He, Baorong MD; Yan, Liang MD; Guo, Hua MD; Liu, Tuanjiang MD; Wang, Xiaodong MD; Hao, Dingjun MD
Although efforts to preserve segmental motion during spinal surgery are now increasing, spinal fusion remains a standard method of surgical treatment of deformity, trauma, and degenerative disorders. Many previous studies have reported excellent surgical results with instrumented lumbar fusion.1,2 In contrast, numerous complications and problems related to instrumented fusion surgery have also been reported. Among these complications, the incidence of radiographical adjacent segment degeneration (ASD) has been reported to range from 8% to as high as 100% with symptomatic disease as 36% of cases, and most degenerative change occurred in the proximal segment to the fusion level.3–5 Abnormal loading and increased mobility in adjacent segments may explain the development of ASD, but it is still unclear whether it is caused by fusion sequelae or whether it is the result of natural degeneration. There have also been controversies about the exact incidence of ASD and its risk factors.6–8 Among the various relevant factors, the insertion angle and position of pedicle screw may be the important factor associated with ASD. Therefore, the purpose of this prospective randomized study was to test the hypothesis that different pedicle screw insertion positions would increase the likelihood of superior ASD.
MATERIALS AND METHODS
This prospective study included 210 patients with low-grade isthmic spondylolisthesis. From January 1999 to December 2003, patients were randomized underwent posterolateral fusion (PLF) using 2 different pedicle screw insertion positions. The study group was composed of 88 males (41.9%) and 122 females (58.1%), with a mean age of 45.5 ± 7.6 years (range, 19–54 yr). In terms of symptoms, 47 patients (22.4%) had predominantly back pain, 36 (17.1%) had predominantly radiculopathy, and 127 (60.5%) had both back pain and radiculopathy. The affected levels were L4–L5 in 28 patients (13.3%) and L5–S1 in 182 patients (86.7%). This study was approved by the Institutional Review Boards and the Ethics Committees of Hong Hui Hospital, Xi'an Jiaotong University.
The inclusion criteria were the presence of single-level unstable Meyerding grade 1 or 2 isthmic spondylolisthesis, chronic and persistent radiculopathy despite conservative treatment, progressive neurological deficits, persistent and unremitting low back pain for more than 6 months, loss of quality of life because of neurological claudication, 18 to 55 years of age, and a minimum follow-up period of 48 months. Exclusion criteria were as follows: revision surgery, grade 3 or more spondylolisthesis, concomitant scoliosis of more than 15°, patients who underwent either a discectomy or an interbody fusion during initial operation, and patients who underwent implant removal during the follow-up period.
After the patient had given consent, a nurse at the outpatient ward blindly chose 1 of 2 different notes indicating 1 of the 2 different pedicle screw insertion methods. In all patients, PLF and pedicle screw fixation were performed. After a midline surgical exposure, the soft tissues were dissected to the lateral tips of the transverse processes. Exposure for the superior facet joint required detachment of muscular insertions from the facet capsule, but care was taken to preserve the capsule itself. For the method of Du and Zhao,9 the accessory process and the peak of the “Λ”-shaped crest were exposed, but it was not necessary for Magerl's method.10 Decompressive surgery consisted of removal of the spinous process and bilateral laminectomy, and partial bilateral foraminotomy was performed prior to screw insertion and reduction maneuvers. Cancellous bone obtained from the posterior arch was packed over the decorticated surface of the transverse and articular processes. The patients were divided into 2 groups according to different pedicle screw insertion positions: group A (the method of Du and Zhao) with an entry point of where the pars interarticularis converges at the accessory process, described as a “Λ”-shaped crest, and group B (Magerl's method) using a starting point at the lateral border of the superior facet where it intersects the midportion of the transverse process (Figures 1 and 2).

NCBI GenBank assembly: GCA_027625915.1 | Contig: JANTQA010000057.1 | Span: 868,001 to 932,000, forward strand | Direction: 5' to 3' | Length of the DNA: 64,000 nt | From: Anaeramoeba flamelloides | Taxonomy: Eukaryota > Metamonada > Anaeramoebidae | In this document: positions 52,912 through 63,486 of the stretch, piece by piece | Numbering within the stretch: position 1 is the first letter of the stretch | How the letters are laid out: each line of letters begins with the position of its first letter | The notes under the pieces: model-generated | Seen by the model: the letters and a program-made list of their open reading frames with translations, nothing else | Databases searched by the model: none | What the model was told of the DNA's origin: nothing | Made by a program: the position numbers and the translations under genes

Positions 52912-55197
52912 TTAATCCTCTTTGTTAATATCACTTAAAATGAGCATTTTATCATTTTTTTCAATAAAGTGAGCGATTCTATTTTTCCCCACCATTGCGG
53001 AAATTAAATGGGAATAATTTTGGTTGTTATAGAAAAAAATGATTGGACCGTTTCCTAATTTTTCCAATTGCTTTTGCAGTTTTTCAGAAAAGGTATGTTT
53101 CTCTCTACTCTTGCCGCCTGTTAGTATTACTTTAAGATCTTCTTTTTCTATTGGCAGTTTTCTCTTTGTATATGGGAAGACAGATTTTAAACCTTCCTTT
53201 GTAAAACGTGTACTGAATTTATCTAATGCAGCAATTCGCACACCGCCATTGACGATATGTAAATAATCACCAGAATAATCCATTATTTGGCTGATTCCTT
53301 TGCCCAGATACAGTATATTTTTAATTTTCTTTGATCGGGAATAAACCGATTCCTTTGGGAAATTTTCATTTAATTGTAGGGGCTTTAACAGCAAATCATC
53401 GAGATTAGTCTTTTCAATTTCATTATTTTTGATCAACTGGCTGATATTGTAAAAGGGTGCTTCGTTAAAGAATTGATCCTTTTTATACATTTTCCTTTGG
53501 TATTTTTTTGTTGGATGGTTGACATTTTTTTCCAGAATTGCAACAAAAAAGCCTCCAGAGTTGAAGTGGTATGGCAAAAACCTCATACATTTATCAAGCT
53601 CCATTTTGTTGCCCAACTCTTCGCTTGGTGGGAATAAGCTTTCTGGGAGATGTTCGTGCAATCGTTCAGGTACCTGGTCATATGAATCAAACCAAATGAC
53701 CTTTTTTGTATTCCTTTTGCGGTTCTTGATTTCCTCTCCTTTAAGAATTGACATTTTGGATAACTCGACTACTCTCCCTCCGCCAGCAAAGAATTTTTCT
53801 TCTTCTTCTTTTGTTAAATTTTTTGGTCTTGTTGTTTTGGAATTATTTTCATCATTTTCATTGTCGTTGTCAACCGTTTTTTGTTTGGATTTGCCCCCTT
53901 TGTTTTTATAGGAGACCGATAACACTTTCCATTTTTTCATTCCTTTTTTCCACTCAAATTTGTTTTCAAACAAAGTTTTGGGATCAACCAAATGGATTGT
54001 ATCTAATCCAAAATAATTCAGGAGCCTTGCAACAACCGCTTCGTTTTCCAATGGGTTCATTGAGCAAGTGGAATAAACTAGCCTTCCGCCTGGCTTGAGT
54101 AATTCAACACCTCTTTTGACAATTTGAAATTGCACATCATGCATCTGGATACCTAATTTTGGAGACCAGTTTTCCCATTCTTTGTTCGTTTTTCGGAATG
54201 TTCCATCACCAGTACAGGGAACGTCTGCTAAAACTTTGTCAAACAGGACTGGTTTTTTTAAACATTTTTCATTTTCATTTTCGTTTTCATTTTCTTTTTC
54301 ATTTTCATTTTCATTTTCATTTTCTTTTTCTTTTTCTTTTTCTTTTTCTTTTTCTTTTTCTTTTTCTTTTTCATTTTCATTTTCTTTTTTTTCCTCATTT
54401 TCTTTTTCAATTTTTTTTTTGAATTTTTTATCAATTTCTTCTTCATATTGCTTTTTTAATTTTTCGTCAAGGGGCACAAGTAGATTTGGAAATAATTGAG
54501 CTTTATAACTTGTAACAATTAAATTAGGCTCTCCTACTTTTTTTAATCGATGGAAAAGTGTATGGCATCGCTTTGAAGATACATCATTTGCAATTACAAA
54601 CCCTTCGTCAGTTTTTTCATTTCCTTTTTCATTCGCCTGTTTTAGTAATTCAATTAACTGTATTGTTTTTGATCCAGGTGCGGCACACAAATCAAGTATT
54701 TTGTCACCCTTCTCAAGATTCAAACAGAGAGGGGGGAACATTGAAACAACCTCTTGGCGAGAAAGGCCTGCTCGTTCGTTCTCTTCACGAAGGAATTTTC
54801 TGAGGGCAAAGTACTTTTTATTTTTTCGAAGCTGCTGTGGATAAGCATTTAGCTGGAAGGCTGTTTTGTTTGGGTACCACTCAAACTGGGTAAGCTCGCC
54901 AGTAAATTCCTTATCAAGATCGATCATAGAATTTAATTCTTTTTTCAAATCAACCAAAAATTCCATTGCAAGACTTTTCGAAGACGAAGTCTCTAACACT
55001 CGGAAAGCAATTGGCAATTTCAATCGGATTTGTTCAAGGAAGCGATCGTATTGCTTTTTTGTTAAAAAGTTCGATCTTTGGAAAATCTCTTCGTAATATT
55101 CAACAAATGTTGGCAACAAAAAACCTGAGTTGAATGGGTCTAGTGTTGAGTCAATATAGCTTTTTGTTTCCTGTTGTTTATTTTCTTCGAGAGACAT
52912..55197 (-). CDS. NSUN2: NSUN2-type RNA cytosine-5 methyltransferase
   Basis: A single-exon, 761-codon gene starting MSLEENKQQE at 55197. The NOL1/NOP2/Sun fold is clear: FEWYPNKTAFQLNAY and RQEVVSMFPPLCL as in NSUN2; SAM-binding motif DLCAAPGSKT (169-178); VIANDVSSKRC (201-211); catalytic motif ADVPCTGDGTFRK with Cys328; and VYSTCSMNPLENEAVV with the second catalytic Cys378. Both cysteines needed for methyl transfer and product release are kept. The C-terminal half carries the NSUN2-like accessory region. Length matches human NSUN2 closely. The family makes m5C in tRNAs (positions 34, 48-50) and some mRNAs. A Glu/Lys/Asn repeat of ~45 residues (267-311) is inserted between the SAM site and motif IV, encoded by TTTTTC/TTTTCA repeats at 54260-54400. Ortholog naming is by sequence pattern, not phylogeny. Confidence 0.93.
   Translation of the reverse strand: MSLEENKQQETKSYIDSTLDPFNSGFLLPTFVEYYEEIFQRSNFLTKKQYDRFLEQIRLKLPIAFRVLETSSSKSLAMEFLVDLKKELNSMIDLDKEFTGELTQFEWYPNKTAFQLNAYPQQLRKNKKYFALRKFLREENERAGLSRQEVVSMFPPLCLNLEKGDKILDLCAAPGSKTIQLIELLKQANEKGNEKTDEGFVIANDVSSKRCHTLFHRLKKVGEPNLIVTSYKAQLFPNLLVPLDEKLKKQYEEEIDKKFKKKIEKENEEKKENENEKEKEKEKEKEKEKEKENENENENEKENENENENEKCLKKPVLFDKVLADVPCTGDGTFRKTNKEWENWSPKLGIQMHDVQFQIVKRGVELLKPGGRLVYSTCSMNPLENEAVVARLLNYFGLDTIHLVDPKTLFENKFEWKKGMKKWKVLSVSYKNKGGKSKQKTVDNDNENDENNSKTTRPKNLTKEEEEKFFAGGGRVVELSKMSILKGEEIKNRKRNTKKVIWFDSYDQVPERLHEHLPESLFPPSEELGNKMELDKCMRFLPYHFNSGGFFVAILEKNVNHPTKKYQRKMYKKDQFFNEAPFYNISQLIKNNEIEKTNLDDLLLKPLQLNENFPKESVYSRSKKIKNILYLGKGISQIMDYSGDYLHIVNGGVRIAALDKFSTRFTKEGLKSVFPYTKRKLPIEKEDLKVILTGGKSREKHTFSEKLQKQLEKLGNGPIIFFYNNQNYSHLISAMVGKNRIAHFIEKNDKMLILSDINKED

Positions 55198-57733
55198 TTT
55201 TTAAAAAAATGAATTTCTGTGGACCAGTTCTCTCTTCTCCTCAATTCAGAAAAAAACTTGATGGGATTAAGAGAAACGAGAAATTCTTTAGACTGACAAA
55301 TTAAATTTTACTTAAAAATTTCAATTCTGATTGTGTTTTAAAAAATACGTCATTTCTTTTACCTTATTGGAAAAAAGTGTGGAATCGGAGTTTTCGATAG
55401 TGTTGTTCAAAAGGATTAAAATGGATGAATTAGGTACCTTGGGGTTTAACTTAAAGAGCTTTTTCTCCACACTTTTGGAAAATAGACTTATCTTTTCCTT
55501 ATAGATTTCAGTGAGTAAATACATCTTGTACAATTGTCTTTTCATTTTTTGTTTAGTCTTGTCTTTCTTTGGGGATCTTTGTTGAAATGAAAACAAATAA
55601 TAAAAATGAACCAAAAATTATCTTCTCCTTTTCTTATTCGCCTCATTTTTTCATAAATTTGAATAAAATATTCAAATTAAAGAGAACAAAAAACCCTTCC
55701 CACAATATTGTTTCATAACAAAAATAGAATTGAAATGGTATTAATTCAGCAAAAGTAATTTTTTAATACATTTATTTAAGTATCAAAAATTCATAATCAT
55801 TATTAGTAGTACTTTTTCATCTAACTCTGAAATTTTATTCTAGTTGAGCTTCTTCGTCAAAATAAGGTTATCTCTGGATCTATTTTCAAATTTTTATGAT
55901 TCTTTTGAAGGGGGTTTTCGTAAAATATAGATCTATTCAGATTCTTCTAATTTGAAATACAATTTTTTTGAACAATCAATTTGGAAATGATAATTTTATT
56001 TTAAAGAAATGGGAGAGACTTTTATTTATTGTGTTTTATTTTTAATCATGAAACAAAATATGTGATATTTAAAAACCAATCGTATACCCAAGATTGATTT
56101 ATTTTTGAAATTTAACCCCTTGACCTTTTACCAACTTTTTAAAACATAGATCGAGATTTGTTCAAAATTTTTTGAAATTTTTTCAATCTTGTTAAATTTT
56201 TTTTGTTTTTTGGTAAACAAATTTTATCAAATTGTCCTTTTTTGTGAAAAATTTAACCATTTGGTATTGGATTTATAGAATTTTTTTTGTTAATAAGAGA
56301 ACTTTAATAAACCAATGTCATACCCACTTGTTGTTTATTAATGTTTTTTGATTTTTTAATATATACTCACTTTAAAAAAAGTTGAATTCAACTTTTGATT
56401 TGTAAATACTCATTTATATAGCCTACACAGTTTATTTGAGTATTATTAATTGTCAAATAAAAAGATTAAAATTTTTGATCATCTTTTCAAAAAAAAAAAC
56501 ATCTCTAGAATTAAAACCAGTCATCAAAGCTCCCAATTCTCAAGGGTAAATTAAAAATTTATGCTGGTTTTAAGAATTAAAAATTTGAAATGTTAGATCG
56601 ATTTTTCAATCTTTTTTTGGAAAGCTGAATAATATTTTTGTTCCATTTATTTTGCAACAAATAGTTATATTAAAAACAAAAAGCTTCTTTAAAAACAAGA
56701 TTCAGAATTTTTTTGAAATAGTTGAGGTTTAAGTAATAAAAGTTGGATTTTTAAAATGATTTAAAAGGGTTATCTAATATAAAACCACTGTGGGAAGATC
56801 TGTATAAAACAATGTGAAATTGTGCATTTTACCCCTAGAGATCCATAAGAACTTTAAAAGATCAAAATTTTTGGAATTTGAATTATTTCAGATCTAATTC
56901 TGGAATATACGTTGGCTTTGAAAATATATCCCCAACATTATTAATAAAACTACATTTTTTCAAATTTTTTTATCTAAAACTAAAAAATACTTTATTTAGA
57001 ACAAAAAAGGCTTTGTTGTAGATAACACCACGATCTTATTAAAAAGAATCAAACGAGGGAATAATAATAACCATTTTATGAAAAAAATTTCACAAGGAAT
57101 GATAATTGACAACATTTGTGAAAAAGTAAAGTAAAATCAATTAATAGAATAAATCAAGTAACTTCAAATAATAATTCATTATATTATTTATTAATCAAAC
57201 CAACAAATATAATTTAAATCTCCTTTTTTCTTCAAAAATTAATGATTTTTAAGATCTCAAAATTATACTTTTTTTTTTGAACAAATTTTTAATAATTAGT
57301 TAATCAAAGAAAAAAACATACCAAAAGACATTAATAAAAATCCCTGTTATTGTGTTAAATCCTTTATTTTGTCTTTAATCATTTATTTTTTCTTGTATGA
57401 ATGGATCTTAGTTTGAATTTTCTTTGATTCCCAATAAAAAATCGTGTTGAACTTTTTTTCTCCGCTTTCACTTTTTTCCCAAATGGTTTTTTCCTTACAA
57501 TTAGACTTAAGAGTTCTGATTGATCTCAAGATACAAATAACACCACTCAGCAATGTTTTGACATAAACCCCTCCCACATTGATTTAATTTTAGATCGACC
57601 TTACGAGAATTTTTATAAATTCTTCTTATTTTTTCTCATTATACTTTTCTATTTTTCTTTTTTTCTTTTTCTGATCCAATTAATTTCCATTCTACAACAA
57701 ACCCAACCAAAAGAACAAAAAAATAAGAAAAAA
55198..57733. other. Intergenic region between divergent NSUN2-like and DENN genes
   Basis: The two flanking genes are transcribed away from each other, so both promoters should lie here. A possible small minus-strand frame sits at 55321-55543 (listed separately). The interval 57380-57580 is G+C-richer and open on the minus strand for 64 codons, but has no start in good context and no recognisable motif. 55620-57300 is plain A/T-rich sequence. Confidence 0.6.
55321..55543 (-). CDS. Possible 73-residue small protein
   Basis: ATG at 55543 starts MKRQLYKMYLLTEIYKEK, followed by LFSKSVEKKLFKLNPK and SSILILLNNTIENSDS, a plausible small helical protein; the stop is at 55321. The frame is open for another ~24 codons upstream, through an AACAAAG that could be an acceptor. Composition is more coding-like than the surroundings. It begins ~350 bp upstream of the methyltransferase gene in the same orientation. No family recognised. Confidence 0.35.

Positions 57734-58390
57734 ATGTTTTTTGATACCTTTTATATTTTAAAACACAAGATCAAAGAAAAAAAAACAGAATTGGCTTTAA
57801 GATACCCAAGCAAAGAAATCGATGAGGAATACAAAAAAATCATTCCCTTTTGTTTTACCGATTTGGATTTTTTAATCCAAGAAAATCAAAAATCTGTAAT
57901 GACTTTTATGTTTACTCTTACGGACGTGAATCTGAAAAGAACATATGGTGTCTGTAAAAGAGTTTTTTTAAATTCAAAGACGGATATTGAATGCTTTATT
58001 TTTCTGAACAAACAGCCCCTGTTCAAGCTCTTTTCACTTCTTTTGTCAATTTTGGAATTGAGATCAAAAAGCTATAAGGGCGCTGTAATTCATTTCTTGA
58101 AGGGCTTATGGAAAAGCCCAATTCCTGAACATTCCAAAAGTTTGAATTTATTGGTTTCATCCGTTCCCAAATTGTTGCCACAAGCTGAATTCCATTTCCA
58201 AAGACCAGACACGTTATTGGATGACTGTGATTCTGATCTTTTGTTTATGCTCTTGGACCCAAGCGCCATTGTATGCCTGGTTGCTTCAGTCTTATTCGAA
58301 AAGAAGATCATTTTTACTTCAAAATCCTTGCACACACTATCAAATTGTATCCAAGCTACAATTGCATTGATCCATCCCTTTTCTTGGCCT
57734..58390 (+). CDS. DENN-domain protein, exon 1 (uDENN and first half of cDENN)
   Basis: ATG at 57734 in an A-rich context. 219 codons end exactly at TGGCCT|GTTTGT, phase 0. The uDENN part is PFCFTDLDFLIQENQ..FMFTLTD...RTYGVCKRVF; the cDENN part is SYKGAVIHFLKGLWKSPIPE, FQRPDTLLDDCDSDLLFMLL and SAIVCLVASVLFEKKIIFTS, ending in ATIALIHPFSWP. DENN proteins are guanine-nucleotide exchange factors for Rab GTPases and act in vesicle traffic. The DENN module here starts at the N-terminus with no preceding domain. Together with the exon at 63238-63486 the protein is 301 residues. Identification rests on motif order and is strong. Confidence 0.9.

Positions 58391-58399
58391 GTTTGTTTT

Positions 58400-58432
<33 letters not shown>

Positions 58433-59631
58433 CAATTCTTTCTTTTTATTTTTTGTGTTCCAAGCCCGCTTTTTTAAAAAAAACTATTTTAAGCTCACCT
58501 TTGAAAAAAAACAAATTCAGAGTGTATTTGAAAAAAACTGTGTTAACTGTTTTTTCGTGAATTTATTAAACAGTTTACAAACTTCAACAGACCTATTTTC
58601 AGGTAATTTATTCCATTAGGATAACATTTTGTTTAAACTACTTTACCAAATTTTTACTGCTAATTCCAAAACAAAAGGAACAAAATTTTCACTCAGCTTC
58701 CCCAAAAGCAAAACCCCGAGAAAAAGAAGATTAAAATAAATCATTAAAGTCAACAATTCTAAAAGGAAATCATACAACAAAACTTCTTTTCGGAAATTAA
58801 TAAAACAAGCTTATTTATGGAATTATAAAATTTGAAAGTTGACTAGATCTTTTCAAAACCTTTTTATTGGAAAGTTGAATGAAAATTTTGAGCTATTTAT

Standard anteroposterior, lateral, dynamic lumbar radiographs, computed tomographic (CT) scans, and magnetic resonance (MR) images were available for all patients. The disc height was measured by the procedures of Miyakoshi et al.11 Disc degeneration on magnetic resonance imaging was rated from grades 1 to 5 using the classification system of Pfirrmann et al,12 and facet joint degeneration was rated from grades 1 to 4 according to the criteria of Weishaupt et al.13 Bone fusion was assessed on CT reconstruction scans and/or dynamic lumbar radiographs. Two orthopedic spine surgeons, who were not involved with the operation and blinded to all clinical information, performed radiological measurement using picture archiving and communication system (PACS; m-view 5.4; Marotec Medical System, Seoul, Korea). The measurements were performed twice for each parameter with an adequate time interval to prevent bias from distorting the results. To minimize the intraobserver error, the average values were used for statistical analyses. The average values obtained preoperatively, immediately after surgery, and at the last follow-up were compared and examined for any possible associations between the radiographical parameters. Radiographical ASD was diagnosed when plain radiographs, CT scans, or MR images demonstrated one or more of the following lesions at the segment adjacent to the fused segment that were not present preoperatively: more than 4 mm of anterolisthesis or retrolisthesis, more than 10° of angular motion between adjacent vertebral bodies, more than 50% loss of disc height, or more than 1 grade advancement of facet joint degeneration or disc degeneration or spinal canal stenosis on magnetic resonance imaging.